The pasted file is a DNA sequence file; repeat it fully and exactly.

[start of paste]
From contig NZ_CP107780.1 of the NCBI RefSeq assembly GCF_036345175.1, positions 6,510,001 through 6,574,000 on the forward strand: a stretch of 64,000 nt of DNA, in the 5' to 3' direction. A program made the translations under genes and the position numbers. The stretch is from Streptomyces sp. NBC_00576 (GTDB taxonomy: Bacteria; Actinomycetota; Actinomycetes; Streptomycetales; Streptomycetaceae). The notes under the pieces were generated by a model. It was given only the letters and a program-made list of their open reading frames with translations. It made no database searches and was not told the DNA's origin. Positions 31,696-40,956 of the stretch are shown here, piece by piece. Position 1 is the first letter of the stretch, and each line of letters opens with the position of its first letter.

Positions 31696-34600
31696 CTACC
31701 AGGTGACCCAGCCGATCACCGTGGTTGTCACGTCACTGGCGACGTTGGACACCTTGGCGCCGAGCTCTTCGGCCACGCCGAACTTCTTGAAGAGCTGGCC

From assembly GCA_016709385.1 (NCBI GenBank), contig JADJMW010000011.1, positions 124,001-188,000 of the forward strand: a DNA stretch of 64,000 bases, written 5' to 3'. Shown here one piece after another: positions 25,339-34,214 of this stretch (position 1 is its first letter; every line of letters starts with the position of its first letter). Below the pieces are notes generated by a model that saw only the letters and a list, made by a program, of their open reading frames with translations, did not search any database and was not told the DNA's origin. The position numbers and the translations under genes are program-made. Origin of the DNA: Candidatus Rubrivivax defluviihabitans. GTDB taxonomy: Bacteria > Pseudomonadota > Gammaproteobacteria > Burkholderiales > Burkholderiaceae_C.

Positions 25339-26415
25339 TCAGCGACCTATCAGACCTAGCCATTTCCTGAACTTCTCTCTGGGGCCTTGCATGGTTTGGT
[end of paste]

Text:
From contig NZ_CP107780.1 of the NCBI RefSeq assembly GCF_036345175.1, positions 6,510,001 through 6,574,000 on the forward strand: a stretch of 64,000 nt of DNA, in the 5' to 3' direction. A program made the translations under genes and the position numbers. The stretch is from Streptomyces sp. NBC_00576 (GTDB taxonomy: Bacteria; Actinomycetota; Actinomycetes; Streptomycetales; Streptomycetaceae). The notes under the pieces were generated by a model. It was given only the letters and a program-made list of their open reading frames with translations. It made no database searches and was not told the DNA's origin. Positions 31,696-40,956 of the stretch are shown here, piece by piece. Position 1 is the first letter of the stretch, and each line of letters opens with the position of its first letter.

Positions 31696-34600
31696 CTACC
31701 AGGTGACCCAGCCGATCACCGTGGTTGTCACGTCACTGGCGACGTTGGACACCTTGGCGCCGAGCTCTTCGGCCACGCCGAACTTCTTGAAGAGCTGGCC

From assembly GCA_016709385.1 (NCBI GenBank), contig JADJMW010000011.1, positions 124,001-188,000 of the forward strand: a DNA stretch of 64,000 bases, written 5' to 3'. Shown here one piece after another: positions 25,339-34,214 of this stretch (position 1 is its first letter; every line of letters starts with the position of its first letter). Below the pieces are notes generated by a model that saw only the letters and a list, made by a program, of their open reading frames with translations, did not search any database and was not told the DNA's origin. The position numbers and the translations under genes are program-made. Origin of the DNA: Candidatus Rubrivivax defluviihabitans. GTDB taxonomy: Bacteria > Pseudomonadota > Gammaproteobacteria > Burkholderiales > Burkholderiaceae_C.

Positions 25339-26415
25339 TCAGCGACCTATCAGACCTAGCCATTTCCTGAACTTCTCTCTGGGGCCTTGCATGGTTTGGT